Riding the Camel with WildFly application server

This tutorial describes how you can integrate Apache Camel in your WildFly Application Server configuration. At the end of this tuorial you will be able to turn your WildFly application server into a mini service bus!

First of all, you need to grab the WildFly-camel bundle which is available at https://github.com/wildfly-extras/wildfly-camel

Simply unzip the tar.gz file into your application server home directory

tar xvfz wildfly-camel-patch-2.2.0.tar.gz 

The above archive will extract modules and two configuration files named standalone-camel.xml and domain-camel.xml

Within the configuration file, you will find the the WildFly’s Camel subsystem which allows you to add Camel Routes as part of the WildFly configuration. Routes can also be deployed as part of JavaEE applications and JavaEE components can access the Camel Core API and various Camel Component APIs.

Let’s see a simple example of a route which moves files from one folder to another:

<subsystem xmlns="urn:jboss:domain:camel:1.0">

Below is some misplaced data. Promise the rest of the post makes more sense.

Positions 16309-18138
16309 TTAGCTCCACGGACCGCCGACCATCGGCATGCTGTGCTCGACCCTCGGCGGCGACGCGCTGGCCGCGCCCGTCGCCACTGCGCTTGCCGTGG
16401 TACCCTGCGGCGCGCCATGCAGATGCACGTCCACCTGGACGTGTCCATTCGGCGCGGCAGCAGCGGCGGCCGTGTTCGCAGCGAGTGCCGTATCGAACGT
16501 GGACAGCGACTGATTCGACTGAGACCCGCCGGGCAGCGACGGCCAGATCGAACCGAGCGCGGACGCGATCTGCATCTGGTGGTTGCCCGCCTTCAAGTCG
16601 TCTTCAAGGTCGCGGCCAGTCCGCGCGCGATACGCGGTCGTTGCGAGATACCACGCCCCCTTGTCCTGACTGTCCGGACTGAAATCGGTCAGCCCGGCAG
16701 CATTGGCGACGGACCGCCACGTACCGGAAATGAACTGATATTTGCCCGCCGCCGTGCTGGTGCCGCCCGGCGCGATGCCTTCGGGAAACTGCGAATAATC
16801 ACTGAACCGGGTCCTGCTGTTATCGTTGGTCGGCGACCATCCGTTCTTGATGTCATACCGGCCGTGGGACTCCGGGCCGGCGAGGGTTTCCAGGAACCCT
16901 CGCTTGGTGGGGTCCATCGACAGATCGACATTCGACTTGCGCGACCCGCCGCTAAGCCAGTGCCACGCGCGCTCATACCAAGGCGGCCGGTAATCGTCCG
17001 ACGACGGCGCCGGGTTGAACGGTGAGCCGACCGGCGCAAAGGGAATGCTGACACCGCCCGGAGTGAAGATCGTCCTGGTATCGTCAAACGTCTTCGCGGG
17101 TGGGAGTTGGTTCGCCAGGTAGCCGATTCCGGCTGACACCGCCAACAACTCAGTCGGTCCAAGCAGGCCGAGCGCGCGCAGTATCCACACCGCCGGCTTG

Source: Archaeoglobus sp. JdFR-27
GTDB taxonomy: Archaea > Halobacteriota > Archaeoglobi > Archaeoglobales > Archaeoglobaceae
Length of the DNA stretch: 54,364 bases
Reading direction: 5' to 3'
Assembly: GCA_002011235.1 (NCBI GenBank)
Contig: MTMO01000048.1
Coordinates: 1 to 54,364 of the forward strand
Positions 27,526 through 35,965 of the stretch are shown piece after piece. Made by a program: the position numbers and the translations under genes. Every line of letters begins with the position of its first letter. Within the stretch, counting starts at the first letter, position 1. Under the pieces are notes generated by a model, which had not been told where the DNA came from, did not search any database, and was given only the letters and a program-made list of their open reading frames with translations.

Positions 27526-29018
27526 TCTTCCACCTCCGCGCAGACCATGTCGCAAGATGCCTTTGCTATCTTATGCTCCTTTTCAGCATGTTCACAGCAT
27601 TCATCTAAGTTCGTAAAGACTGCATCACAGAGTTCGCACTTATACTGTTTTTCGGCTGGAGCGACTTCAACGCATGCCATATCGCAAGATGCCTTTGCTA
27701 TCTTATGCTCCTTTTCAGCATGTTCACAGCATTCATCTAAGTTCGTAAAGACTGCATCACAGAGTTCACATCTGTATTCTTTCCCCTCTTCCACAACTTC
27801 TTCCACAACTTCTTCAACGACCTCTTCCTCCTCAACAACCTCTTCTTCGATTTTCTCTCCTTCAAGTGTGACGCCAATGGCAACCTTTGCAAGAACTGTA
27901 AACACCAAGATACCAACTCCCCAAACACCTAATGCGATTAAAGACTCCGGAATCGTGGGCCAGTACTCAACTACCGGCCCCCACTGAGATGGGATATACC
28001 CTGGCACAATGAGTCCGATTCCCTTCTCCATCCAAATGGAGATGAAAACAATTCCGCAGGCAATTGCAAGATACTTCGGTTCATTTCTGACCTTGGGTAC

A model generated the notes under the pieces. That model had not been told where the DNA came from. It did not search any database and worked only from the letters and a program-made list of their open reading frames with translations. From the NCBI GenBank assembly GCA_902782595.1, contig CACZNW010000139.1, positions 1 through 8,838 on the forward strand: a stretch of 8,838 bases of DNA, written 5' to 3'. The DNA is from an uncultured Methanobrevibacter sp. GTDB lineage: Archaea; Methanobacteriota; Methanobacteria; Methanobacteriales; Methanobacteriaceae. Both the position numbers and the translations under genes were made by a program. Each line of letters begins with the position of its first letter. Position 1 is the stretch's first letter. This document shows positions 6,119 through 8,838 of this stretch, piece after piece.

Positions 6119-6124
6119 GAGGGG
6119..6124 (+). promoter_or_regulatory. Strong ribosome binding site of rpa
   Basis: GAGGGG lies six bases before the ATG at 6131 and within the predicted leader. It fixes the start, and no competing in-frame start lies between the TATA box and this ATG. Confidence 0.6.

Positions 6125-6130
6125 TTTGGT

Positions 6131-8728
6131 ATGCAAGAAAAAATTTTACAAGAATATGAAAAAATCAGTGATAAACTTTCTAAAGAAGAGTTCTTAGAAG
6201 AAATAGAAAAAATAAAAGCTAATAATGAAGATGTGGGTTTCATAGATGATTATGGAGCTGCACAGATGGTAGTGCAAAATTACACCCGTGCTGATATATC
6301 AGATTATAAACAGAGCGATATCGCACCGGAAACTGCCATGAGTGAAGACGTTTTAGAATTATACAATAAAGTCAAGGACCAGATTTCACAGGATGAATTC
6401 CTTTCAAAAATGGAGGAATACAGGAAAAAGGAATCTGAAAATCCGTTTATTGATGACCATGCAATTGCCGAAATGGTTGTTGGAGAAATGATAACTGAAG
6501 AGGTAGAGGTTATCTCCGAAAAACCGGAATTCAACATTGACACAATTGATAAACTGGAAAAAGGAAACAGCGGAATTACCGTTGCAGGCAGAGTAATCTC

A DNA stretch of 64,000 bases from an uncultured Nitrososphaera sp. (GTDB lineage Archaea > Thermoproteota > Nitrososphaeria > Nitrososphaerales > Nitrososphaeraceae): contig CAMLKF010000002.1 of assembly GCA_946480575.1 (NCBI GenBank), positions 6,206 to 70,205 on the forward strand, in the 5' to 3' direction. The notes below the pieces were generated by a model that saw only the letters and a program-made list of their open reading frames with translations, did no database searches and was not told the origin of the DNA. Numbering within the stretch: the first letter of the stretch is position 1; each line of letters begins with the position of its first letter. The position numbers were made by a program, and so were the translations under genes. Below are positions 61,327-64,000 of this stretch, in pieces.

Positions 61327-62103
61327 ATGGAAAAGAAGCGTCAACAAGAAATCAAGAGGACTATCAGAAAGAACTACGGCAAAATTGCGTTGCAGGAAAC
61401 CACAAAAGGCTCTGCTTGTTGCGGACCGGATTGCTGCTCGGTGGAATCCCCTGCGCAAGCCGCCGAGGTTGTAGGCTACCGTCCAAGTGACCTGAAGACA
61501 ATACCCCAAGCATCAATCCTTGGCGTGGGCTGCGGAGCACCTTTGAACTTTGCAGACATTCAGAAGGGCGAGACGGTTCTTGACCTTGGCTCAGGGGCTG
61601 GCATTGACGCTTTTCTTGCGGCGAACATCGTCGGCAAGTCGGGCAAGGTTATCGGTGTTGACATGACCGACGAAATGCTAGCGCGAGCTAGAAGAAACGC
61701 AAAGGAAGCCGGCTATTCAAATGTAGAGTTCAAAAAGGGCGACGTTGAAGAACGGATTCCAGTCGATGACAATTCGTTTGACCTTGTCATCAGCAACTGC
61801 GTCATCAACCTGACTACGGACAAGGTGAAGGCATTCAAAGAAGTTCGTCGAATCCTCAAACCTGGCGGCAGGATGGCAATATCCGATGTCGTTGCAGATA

<camelContext id="system-context-1">
		<from uri="file:/home/wildfly/in?noop=true"/>
		<to uri="file:/home/wildfly/out"/>

In order to test the above route, simply place a file into the “from” route and expect to find them copied into the “to” part of the route. If the files path are correct, the file transfer will work as you start the application server with a camel configuration.


./standalone.sh -c standalone-camel.xml

The Camel bundle also includes hawtio console which will let you dig into the Camel subsystem.

A login/password will be requested to access:

Where are user/names and password stored ? Obviously in a security domain:

<security-domain name="hawtio-domain" cache-type="default">
		<login-module code="RealmDirect" flag="required">
			<module-option name="realm" value="ManagementRealm"/>

The hawtio-domain security domain relies on the RealmDirect and ManagementRealm, therefore you can use WildFly administration user and password to access the hawtio console as well

As you can see, by selecting the Camel tab, you can get right into the Attributes of your route which was executed once:

camel wildfly tutorial

The route diagram shows the nodes which have been executed (you can even debug the execution of the route!):

camel wildfly turorial

This was just a quick introduction to the Camel integration with WildFly. In the part two of this tutorial we will show how to use Camel routes in Java EE applications using the Camel subsystem. A big thanks to Thomas Diesler for setting up this awesome project on GitHub!